As we wait to finally discover who actually organized this bloodbath in Mumbai, I would like to point out something obvious: the Indian economic "miracle" has been more than tempting fate to have created such a growing number of exuberant and ostentatious nouveau riche in a country where hundreds of millions of people are as scandalously poor… Islamist, Maoist or things as yet undreamed of are bound to grow in the gigantic, bubbling petri dish. globalization has created in India.
So if all we had to go on was potential rage and resentment themselves, we would be looking for a needle in a haystack. It would probably be more profitable to look at the wide effects of this attack as a way of narrowing down the list of possible culprits.
Although it does massive harm to India, I don't think this attack was really about India as much as it was designed to throw a monkey wrench in the American strategy of pressuring Pakistan.
The United States wants the Pakistanis to use their army to control the Pashtun areas of their country, the areas which harbor the taliban who attack NATO forces in Afghanistan.
If the Pakistani army does this it will mean a civil war, which might lead to the breakup of Pakistan: that is a result that only a drunken neocon could contemplate sanguinely.
Despite this danger to Pakistan's unity, president Bush has been pushing the Zardari government very hard and, if his statements during the campaign are to be taken seriously, president Barack Obama will press them even harder.
What this attack on Mumbai certainly does is to change the subject from America’s problems in Afghanistan to the possibility of an armed confrontation between nuclear India and nuclear Pakistan. This prospect should focus Washington’s mind wonderfully. Both incoming and outgoing presidents will have to everything they can to defuse tension between the countries.
I think by now it is clear that the objective of the attacks is too make it impossible for Pakistan, with India threatening, to collaborate with the USA on its northwest frontier. Certainly the Pakistani army will have no resources to spare for chasing the taliban when a conflict with Indian is in the offing. The pressure on Zardari now from the military will be much too great.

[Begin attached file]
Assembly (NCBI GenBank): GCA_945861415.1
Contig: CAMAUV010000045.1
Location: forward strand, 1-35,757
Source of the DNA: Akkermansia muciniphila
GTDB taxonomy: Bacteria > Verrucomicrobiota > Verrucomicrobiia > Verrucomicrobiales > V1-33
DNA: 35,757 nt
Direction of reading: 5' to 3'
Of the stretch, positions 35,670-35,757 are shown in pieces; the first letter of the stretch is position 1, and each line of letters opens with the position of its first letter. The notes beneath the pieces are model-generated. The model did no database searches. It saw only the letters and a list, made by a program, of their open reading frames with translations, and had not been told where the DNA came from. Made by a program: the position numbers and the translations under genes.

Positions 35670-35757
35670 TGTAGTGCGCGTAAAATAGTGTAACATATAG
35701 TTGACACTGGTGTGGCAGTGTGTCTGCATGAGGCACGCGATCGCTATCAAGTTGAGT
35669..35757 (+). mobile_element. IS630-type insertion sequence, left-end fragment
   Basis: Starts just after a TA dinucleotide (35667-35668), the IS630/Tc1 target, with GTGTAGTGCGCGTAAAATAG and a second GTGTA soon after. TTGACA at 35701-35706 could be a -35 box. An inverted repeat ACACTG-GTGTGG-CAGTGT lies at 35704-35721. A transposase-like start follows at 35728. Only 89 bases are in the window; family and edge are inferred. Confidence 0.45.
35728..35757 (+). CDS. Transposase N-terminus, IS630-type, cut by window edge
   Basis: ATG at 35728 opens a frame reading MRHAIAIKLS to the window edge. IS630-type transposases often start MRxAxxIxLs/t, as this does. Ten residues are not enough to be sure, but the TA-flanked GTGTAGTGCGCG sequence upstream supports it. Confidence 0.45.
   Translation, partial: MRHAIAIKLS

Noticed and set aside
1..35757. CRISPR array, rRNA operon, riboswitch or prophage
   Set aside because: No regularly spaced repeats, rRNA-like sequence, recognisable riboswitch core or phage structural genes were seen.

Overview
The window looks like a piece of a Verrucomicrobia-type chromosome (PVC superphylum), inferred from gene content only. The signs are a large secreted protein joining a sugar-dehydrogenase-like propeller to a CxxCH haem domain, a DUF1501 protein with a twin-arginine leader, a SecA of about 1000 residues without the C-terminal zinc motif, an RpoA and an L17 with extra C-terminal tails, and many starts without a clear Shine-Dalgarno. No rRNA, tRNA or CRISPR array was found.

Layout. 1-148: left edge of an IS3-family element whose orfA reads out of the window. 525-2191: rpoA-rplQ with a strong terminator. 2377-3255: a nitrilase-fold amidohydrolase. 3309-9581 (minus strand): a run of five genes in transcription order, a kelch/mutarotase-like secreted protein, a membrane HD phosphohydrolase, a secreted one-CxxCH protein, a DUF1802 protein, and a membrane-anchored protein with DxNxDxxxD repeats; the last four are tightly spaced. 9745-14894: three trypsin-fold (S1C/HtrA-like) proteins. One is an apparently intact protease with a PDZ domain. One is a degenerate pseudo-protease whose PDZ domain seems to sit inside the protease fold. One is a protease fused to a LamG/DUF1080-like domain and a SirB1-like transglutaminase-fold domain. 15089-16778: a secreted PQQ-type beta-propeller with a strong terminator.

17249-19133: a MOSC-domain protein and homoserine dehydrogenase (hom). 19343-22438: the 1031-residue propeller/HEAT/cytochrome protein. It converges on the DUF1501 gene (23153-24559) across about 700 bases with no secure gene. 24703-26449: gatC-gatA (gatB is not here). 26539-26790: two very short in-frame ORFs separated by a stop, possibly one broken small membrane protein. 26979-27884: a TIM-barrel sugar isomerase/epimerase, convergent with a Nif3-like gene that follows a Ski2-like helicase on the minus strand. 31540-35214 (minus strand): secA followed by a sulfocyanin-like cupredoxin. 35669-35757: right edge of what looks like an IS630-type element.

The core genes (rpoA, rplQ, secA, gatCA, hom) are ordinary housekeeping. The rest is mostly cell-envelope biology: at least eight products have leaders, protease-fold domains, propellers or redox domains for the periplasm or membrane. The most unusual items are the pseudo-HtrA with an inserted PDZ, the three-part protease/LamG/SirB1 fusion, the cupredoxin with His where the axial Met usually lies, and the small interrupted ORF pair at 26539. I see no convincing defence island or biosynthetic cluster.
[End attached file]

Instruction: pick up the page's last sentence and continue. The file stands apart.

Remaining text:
Today some are blaming Al Qaeda for the attacks in Bombay and others are pointing fingers at Pakistan's army intelligence, the notorius ISI. The relation between the ISI and Al Qaeda, or even where one leaves off and the other begins is not really clear. This “joined twin” effect is said to be blowback from the CIA and Saudi collaboration during the USSR’s futile attempts to modernize Afghanistan.
It is my impression that what we call Al Qaeda today is more a general consensus and willingness to collaborate among a very wide number of Islamic activists all over the world than the finite hierarchy that it was in 2001.
Many if not all the diverse jihadist groups now see their local struggles in the context of a wide international one and this multiplies their effectiveness as this leads to a wide consensus on their priorities.
Priority number one is to degrade American influence in the Muslim world and they seem to be having some success. You could say that bin Laden began a "worldwide conversation about killing people and blowing things up" among millions of angry young men. This instrument for building and implementing consensus is his greatest achievement.
The attack in Mumbai has changed the playing field and its scale. From worrying about guerrillas crossing from Waziristan to attack Americans in Afghanistan, we can worry now about the serious possibility of an atomic war in South Asia. DS